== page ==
SCIENCE

Here’s How Much Bacon You Need To Eat To Raise Your Cancer Risk

The World Health Organization confirms that bacon, hotdogs and deli meats cause cancer in humans, and declares all red meat "probably carcinogenic"

SCIENCE
(Photo: Dreamstime, Photo Illustration: Diana Quach/Vocativ)
Oct 26, 2015 at 1:54 PM ET

The World Health Organization officially classified processed meat as “carcinogenic” and red meat as “probably carcinogenic” on Monday, in light of multiple studies linking meat consumption to colorectal cancer, pancreatic cancer and prostate cancer in humans. The science, however, is far from settled.

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Cancer risk is often exaggerated by people who don’t understand statistics. WHO’s International Agency for Research on Cancer concluded that eating 50 grams every day will increase your risk of colorectal cancer by 18 percent. But that doesn’t mean six strips of bacon knock your odds of survival down to 50-50. Right now, your lifetime risk of colorectal cancer is about five percent. IARC is saying that, if you eat 50 grams of red meat every day, your risk for colorectal cancer increases by 18 percent of five percent—so your total risk is 6 percent.

As for the science itself—it’s iffy. Sure, studies have shown that eating more than 18 ounces of red meat per week significantly increases your risk of colorectal cancer and that processed meats are at least as dangerous. But at the same time, it’s unclear whether red meat actually causes cancer.

That’s because it is notoriously difficult to establish a strong link between meat (or any food) and cancer. We are exposed to millions of cancer-causing chemicals every day. There are a lot of strange chemicals in our diets, sunlight (the ultimate carcinogen) is literally everywhere and we inhale toxic fumes whether we live in cities or farms. It’s always hard to say why cancer happens.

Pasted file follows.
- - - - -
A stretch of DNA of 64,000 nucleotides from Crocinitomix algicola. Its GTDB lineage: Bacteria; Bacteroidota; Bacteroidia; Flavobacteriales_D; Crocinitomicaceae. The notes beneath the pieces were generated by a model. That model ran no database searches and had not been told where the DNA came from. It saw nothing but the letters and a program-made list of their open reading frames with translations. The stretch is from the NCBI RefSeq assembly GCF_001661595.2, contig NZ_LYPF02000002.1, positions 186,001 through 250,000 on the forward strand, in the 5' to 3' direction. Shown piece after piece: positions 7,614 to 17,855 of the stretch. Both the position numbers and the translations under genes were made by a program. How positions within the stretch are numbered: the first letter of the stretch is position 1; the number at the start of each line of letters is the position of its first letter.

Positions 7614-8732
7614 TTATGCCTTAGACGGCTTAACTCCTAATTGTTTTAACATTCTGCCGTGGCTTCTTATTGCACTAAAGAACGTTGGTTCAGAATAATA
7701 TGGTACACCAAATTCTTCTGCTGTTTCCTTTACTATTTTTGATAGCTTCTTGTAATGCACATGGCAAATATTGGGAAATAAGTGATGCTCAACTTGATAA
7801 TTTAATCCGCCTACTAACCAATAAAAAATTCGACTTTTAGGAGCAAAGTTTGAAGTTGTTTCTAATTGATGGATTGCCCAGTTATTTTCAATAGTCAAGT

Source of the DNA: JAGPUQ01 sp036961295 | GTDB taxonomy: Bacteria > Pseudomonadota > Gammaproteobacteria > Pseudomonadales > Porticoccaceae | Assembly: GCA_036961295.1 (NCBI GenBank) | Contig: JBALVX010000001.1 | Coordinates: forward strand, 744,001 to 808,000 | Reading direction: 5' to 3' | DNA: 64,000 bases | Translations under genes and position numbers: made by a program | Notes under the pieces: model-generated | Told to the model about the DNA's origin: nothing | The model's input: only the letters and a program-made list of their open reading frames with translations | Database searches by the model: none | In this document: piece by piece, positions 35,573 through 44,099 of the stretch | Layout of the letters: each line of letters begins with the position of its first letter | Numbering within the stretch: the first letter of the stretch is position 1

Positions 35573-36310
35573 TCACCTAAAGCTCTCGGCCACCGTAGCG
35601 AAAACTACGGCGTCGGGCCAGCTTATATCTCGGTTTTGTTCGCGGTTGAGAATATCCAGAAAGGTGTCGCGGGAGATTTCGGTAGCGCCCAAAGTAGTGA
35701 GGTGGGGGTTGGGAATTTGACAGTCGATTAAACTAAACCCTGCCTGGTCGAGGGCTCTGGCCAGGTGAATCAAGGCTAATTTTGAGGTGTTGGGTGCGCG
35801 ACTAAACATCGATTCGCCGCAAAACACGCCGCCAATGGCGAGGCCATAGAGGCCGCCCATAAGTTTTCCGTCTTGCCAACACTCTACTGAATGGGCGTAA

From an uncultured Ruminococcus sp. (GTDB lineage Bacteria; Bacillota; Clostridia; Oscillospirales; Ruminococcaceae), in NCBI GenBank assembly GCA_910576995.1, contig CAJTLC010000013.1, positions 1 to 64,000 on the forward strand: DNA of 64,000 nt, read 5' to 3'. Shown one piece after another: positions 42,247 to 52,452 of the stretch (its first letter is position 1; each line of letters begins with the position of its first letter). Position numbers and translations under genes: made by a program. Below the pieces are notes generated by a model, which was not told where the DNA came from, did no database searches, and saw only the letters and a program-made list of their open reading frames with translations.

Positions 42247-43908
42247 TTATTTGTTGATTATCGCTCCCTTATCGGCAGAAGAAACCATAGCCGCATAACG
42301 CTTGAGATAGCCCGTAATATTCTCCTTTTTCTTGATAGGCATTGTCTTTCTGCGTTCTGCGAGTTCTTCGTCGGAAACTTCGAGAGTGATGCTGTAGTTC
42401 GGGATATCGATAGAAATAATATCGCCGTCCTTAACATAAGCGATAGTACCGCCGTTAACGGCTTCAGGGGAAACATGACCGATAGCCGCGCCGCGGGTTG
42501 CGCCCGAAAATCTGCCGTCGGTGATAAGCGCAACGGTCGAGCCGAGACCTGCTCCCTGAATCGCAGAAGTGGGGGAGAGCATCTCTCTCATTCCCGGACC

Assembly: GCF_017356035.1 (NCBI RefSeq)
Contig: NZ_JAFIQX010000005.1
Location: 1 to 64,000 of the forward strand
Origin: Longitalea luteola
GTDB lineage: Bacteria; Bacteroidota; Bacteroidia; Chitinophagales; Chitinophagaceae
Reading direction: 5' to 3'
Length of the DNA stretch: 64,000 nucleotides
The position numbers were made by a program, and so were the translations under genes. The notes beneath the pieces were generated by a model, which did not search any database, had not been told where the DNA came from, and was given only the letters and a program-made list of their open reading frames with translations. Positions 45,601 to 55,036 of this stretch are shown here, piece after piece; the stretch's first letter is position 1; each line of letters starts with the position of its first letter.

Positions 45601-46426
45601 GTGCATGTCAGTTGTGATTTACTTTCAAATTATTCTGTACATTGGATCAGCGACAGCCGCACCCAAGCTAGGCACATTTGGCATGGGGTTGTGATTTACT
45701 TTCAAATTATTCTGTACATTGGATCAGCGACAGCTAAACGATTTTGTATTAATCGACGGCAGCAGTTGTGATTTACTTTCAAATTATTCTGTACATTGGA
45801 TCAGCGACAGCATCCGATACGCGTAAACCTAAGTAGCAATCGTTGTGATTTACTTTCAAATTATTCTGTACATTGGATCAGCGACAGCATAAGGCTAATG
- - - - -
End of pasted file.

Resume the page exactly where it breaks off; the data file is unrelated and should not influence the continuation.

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Not that it matters. Even the “probably carcinogenic” rating could devastate the meat industry. When IARC placed the insecticide glyphosate in the same “probably carcinogenic” category last year, the move set off a GMO scare because many large-scale farming operations use both glyphosate and GMO seed lines resistant to pests, to boost sales. It didn’t matter that many of the IARC’s more than 1,000 carcinogenic compounds are the sort of things we eat, drink, breathe or engage in mindlessly—or that the IARC considers working as a painter more hazardous than guzzling pesticides.

And it likely won’t matter that public health officials, scientists and even the IARC itself doesn’t think bacon is all that bad. “These findings further support current public health recommendations to limit intake of meat. At the same time, red meat has nutritional value,” writes Christopher Wild, director of the IARC. “Therefore, these results are important…in order to balance the risks and benefits of eating red meat and processed meat and to provide the best possible dietary recommendations.”

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The meat industry knows this. “It’s our 12-alarm fire,” Betsy Booren of the North American Meat Institute told Meatingplace in 2014, when IARC first began the research. “Because if they determine that red and processed meat causes cancer—and I think that they will—that moniker will stick around for years. It could take decades and billions of dollars to change that.”

In other words, have a strip of bacon—just, not too many. “This decision doesn’t mean you need to stop eating any red and processed meat, but if you eat lots of it you may want to think about cutting down,” Tim Key of Cancer Research UK told the BBC. “Eating a bacon bap every once in a while isn’t going to do much harm—having a healthy diet is all about moderation.”